The principle is new to Namibia, but in South Africa selling shares in developments such as golf estates has proved a winning formula for developers. However, the practice is less widespread in wildlife conservation. These projects often sell many plots on a subdivided property, but intensive development is the last thing on the mind of Namibian veterinarian Ulf Tubbesing.
Selling shares in his 10 000ha farm Ongos will generate capital to realise the dream of establishing a Big Five reserve next to Windhoek that will eventually total 50 000ha. “We see this more as a symbiotic relationship between nature enthusiasts than as a business venture,” says Ulf. A fter specialising in internal medicine at the Onderstepoort Veterinary facility in Pretoria, Ulf practised in Gauteng for a couple of years before returning to his home country.
From installing pacemakers in pets, he established a reputation as an expert in wildlife, starring in several episodes of National Geographic’s Wild Vet series. I n 2003, when Ulf and his business partner Miena Mans bought the farm Ongos, it was a dilapidated cattle ranch on the outskirts of Windhoek. The partners shared a vision of a private nature reserve spanning 50 000ha, rectifying the lack of unfragmented conservation land in this central region of Namibia.
A shared vision “The park would be the largest conservation area bordering a capital city in Africa,” says Ulf. “Nairobi National Park is about 11 000ha and Table Mountain/Cape Point near Town together amount to 22 000ha.” The focus on ecosensitive development, rather than on mass-tourism or hunting, makes the project capital intensive. lready over 300km of internal fencing has been removed and a 50km game-proof fence erected has been an Ongos’s perimeter.
The partners spent R2,2 million introducing game onto the farm and establishing the “army”, an armed anti-poaching unit. Ulf and Miena’s vision of returning vast tracts of land to nature and restoring the original flora and fauna is extremely expensive. They therefore decided to put the easternmost 3 282ha into a 99-year lease company, called Wilderness. S ome of the shares are retained by holding company Sauerland Farming. The partners are offering the rest for sale. Only 24 scenic sites will be available for development by prospective shareholders.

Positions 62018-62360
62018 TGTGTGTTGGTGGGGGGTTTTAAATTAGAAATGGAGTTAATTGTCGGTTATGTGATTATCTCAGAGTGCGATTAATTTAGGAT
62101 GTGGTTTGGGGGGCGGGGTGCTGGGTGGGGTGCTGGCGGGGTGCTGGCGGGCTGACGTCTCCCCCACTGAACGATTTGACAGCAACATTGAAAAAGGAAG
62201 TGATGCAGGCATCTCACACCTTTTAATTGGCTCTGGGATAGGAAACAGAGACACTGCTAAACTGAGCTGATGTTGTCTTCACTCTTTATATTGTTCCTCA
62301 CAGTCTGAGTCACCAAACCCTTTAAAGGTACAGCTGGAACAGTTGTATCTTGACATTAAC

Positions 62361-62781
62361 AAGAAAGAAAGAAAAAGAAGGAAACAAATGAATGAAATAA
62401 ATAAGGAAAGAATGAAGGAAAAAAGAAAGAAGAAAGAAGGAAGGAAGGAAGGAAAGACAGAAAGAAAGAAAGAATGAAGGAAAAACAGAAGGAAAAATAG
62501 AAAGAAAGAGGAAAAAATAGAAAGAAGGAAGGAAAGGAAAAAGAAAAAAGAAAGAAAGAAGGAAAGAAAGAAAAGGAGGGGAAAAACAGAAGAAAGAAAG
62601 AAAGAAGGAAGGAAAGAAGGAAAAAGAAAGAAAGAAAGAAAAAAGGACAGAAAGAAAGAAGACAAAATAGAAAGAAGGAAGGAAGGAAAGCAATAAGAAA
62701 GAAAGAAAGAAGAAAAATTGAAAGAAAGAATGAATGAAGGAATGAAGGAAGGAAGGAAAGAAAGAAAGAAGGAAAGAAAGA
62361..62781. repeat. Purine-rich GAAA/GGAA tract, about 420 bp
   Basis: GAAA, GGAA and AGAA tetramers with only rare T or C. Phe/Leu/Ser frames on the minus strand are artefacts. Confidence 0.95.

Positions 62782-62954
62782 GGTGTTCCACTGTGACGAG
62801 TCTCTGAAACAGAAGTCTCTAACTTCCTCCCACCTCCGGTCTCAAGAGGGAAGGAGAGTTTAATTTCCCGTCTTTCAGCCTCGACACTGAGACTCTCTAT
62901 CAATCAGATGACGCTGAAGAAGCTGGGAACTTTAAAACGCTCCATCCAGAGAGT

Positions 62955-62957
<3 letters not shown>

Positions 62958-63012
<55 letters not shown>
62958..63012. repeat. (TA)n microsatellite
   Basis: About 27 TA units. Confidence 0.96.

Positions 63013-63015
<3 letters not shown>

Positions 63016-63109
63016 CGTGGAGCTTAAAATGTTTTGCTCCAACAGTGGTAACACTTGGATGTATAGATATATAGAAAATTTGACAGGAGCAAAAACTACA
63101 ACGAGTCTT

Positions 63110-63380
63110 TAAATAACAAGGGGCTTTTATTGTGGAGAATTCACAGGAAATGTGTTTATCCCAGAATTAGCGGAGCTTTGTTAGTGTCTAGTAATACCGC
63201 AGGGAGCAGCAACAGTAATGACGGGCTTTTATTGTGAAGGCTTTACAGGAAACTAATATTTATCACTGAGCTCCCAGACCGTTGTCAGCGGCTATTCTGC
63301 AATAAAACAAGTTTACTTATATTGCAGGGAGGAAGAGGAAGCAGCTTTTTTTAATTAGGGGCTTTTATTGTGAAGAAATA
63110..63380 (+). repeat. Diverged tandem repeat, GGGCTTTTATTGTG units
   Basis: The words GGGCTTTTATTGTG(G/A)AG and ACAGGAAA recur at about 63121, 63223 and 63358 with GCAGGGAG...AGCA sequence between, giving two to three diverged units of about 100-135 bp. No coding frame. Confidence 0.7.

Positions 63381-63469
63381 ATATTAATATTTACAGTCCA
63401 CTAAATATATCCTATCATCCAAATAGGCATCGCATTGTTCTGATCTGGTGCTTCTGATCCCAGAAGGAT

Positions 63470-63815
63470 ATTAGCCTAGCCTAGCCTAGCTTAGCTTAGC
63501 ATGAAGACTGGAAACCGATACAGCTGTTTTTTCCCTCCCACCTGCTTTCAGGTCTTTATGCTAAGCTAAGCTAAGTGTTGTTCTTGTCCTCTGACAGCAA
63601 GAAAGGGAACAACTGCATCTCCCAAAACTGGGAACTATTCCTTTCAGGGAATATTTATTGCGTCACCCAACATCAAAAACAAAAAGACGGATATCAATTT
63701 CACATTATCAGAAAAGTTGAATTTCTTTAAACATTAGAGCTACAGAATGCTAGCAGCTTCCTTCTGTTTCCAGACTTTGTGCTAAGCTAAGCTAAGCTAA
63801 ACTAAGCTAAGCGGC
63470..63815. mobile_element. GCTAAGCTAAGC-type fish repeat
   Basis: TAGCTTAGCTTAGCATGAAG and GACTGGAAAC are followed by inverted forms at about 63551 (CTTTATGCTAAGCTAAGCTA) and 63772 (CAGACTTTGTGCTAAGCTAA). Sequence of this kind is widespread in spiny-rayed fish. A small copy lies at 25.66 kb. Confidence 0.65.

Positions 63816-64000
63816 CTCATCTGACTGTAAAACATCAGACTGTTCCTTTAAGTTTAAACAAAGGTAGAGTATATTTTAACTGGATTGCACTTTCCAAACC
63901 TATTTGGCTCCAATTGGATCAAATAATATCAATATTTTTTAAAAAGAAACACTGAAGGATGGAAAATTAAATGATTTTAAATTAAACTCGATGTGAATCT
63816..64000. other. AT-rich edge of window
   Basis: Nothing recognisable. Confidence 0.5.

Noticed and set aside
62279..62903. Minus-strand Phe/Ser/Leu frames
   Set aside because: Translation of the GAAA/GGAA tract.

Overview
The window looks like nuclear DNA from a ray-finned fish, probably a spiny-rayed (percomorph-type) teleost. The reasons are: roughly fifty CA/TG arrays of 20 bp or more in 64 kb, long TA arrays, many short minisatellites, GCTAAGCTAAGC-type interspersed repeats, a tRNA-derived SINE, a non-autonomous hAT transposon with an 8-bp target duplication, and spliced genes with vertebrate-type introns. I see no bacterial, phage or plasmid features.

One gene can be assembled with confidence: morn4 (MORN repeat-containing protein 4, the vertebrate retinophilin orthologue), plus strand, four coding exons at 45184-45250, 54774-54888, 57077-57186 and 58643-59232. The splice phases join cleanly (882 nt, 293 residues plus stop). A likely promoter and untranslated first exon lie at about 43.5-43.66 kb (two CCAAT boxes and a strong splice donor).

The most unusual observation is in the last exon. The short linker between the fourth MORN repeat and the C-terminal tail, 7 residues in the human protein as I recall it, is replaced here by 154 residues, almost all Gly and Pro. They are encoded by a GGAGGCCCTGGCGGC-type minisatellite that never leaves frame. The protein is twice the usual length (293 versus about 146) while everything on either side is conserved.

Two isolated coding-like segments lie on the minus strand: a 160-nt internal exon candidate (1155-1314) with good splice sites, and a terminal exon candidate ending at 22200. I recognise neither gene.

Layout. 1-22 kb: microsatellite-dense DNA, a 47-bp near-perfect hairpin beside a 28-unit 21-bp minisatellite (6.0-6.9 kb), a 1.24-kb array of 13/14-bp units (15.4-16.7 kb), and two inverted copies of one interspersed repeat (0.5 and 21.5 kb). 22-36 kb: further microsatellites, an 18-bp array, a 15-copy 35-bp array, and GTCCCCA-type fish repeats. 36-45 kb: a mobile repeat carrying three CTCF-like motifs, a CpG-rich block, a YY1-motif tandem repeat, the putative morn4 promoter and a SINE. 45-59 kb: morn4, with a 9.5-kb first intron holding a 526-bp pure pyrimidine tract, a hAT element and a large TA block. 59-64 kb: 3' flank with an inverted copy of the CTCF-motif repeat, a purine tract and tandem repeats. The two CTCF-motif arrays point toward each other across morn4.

“This gives people the opportunity to live in and partially own a nature reserve, without the responsibility of managing it,” explains Ulf. E ach of the 24 units will have an exclusive-use area of around 3,5ha, visually shielded from its neighbours. The area owned by Ongos Wilderness will be jointly administered by the shareholders as part of the greater Ongos reserve, and the occupants have traversing rights over the entire reserve. “It’s an ideal setup,” says Ulf.
“The topography of the farm ensures the city isn’t visible except from the highest mountain tops. Yet Windhoek, with all the amenities of a modern town such as malls and hospitals, is only 15km away.” The price of a share is set at R1,5 million, without the dwellings the shareholders will have to erect, which have to comply with strict architectural and ecological guidelines.
“It’s a lot of money,” Ulf admits. “But compared to stand prices in Windhoek’s low-density suburbs, it’s not bad at all. And with 24 shareholders spread over several thousand hectares, exclusivity is guaranteed.” If everything goes well, it will turn out to be a profitable venture for the shareholders, since Ongos Wilderness aims to introduce and breed high-value endangered species such as roan and sable. “Of the initial price per share, R200 000 will buy endangered game,” says Ulf. “With market values for sable and roan ranging from R80 000 to R130 000 each, we could buy good breeding herds of both species.”